Many people have busy lives and feel like they are powerless to fight climate change. Although one of the most important climate actions we can do is demand change, there is no reason why we should not use sustainable alternatives when we can. Our digital age is quickly becoming the norm, and it is crucial to harness the power of the Internet to create positive change. Luckily, there are ways to do this. In this article, I will explore three ways anyone can save the planet with simple online actions.
Most humans use the internet every day. Whether watching YouTube videos, shopping on Amazon, or researching a product, people use search engines billions of times daily. Enter Ecosia. Ecosia is a non-profit company founded in 2009 by Christian Kroll. They run a search engine that works very similarly to Google, except 42% of revenue (80% of the profit) is used to plant native trees around the world as needed. This is a great way to have a meaningful impact, especially because it requires no effort on your part. Additionally, you can view your tree planting efforts through ecosia.org. In addition to being a search engine, Ecosia also sells clothing at ecosiashop.com. Whatever you do online, Ecosia will be there to make your experience more sustainable.
#2: Donating to #teamtrees
#teamtrees is an initiative by MrBeast and Mark Rober to plant at least 20 million trees. Donating to #teamtrees is a great way to fight climate change because they plant trees where they are needed most. Trees offer many benefits. First of all, they act as a restoration for native habitat. Many species of fauna and flora rely on trees, so planting native trees in areas at risk helps to increase biodiversity. Additionally, trees absorb carbon dioxide, which is stored in their wood and in the soil. Carbon dioxide is one of the main greenhouse gases contributing to climate change, so more trees equates to less carbon in the atmosphere. Finally, trees can reduce urban heat islands, places where heat is stored in buildings and infrastructure. According to the EPA, this occurs because of shade and evapotranspiration from the trees. In all, planting trees can be a highly effective method of reducing your impact on the environment by increasing biodiversity, absorbing carbon dioxide, and reducing heat in urban areas.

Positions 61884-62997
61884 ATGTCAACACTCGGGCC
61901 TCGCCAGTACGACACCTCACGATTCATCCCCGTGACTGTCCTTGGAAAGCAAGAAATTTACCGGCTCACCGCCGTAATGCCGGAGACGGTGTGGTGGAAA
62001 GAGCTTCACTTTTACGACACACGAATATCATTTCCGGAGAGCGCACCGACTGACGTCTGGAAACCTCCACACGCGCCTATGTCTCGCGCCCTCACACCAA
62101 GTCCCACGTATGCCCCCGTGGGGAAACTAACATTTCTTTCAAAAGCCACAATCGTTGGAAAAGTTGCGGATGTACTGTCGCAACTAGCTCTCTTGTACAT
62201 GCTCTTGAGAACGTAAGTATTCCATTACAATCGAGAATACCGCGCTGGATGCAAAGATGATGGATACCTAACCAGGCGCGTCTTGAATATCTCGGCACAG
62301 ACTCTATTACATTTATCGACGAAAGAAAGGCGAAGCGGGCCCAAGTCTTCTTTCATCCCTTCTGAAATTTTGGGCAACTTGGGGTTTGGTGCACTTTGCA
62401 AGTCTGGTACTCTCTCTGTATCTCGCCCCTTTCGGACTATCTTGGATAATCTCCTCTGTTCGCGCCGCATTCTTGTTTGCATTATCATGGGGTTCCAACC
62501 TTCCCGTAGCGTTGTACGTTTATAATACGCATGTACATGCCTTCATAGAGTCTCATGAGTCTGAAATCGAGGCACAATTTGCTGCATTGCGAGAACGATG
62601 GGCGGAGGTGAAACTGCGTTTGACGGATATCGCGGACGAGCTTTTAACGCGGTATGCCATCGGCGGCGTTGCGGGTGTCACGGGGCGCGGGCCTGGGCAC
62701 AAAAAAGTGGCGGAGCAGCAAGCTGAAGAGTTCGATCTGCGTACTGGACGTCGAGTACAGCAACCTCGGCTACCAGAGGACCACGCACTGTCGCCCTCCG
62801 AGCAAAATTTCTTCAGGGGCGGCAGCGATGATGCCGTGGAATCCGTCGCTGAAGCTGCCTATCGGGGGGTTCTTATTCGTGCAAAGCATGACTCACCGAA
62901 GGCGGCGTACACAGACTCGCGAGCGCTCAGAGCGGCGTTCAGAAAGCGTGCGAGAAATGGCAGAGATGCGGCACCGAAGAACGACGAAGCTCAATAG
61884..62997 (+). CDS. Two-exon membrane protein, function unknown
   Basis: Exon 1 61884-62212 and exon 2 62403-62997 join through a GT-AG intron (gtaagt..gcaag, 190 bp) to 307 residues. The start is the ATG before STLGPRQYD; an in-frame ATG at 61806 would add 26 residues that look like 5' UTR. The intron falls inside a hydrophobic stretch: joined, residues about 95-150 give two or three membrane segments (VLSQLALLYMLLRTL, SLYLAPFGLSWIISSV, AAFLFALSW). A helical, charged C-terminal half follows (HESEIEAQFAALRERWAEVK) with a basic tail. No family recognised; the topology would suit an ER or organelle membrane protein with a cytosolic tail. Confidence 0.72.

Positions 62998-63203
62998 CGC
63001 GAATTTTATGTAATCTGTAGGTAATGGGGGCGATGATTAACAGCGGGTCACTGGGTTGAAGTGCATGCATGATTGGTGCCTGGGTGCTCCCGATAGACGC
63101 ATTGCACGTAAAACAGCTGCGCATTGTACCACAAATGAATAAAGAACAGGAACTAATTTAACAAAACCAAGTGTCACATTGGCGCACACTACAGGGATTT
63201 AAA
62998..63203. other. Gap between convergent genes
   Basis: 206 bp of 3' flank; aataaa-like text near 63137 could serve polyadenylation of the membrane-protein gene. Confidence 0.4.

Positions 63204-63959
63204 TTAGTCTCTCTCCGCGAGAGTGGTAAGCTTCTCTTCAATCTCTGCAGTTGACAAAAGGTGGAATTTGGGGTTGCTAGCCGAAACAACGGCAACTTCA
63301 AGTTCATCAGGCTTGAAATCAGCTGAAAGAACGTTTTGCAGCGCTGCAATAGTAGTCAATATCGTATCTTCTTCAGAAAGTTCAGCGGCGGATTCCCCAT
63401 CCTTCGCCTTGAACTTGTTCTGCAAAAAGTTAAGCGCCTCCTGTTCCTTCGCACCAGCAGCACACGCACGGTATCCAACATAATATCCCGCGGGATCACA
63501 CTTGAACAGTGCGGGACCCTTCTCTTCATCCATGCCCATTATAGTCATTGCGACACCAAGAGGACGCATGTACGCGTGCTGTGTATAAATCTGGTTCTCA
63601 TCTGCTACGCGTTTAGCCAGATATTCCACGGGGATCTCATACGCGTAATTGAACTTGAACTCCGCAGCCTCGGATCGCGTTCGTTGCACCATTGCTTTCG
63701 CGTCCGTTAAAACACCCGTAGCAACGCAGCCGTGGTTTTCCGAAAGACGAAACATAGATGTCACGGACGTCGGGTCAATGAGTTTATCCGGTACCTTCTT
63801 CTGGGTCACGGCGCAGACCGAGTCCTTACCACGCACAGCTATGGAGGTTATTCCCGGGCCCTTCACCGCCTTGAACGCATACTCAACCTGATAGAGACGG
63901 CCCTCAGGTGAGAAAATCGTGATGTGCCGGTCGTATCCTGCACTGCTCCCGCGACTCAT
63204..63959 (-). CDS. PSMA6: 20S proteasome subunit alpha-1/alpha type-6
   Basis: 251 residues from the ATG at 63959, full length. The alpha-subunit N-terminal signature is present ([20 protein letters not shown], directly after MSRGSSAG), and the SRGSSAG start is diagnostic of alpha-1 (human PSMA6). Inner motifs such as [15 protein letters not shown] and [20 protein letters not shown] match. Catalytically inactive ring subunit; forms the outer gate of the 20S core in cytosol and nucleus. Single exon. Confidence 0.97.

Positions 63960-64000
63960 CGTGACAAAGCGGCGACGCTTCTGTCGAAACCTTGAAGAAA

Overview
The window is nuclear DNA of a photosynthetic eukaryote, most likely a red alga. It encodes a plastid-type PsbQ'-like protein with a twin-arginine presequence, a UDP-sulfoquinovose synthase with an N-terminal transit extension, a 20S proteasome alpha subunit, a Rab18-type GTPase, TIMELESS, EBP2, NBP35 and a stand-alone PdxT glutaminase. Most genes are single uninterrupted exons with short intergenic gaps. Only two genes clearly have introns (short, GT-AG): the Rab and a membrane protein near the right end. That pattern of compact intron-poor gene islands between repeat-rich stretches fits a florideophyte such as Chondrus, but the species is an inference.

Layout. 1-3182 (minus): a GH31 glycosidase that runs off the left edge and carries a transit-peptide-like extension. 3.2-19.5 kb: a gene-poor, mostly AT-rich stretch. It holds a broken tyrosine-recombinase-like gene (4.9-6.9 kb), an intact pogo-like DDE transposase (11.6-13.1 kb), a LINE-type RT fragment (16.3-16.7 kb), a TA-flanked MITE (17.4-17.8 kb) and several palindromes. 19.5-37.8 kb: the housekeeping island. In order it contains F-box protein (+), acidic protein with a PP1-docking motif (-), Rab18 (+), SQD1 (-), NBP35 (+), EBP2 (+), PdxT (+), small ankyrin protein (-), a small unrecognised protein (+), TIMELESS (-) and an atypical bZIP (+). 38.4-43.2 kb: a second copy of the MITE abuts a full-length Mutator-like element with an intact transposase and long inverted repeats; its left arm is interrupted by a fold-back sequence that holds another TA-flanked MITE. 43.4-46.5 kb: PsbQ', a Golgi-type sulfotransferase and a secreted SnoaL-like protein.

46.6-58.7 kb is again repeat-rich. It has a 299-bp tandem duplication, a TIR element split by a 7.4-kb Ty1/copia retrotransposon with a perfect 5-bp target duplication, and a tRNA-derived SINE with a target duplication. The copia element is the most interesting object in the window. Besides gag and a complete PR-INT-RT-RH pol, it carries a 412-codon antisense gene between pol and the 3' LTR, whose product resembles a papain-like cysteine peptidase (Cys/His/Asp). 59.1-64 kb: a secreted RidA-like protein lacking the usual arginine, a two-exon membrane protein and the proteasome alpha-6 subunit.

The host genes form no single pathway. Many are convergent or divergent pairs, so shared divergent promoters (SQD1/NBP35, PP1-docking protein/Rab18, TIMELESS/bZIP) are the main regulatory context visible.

#3: Using Wren
Wren is a company with a mission to help the world become carbon neutral. It calculates your carbon footprint and allows you to donate money to offset it. Wren offsets carbon in a myriad of ways. It plants trees, prevents deforestation, and teaches more sustainable farming practices. The company itself is transparent and even shows your own personal impact. According to Wren, “we live in a world where emissions are unavoidable. We need to reduce our emissions, and offset what we can’t yet reduce.” Right now, the world is still transitioning to greener options. It makes sense to roll these out ASAP, but in the meantime lessen our impact through offsets. Many people can argue that offsets are an ineffective method to reduce emissions. According to Sustainable Review, “[c]arbon offsets don’t work because if every company chose that method, there wouldn’t be enough credits to go around and hit 2030 goals.” They argue that when demand raises the price of carbon offsets, it will eventually be cheaper to just reduce their own emissions in the first place.
I believe that we should take a balanced approach. For individual people who don’t make up a large portion of emissions, offsets are an effective method until green technologies become the norm. However, for large corporations (such as Microsoft, Nike, Apple, General Motors, etc.) reducing emissions directly is a more cost-effective method in the long run, mainly because of the limited market of carbon offsets. Considering how much these companies affect each of our lives, any positive change they make at the company level will spill down and benefit us too. We live in an era where nearly anyone can do nearly anything. However, with great power comes great responsibility. We all have great power these days, but the question is, do we have the responsibility to manage it?
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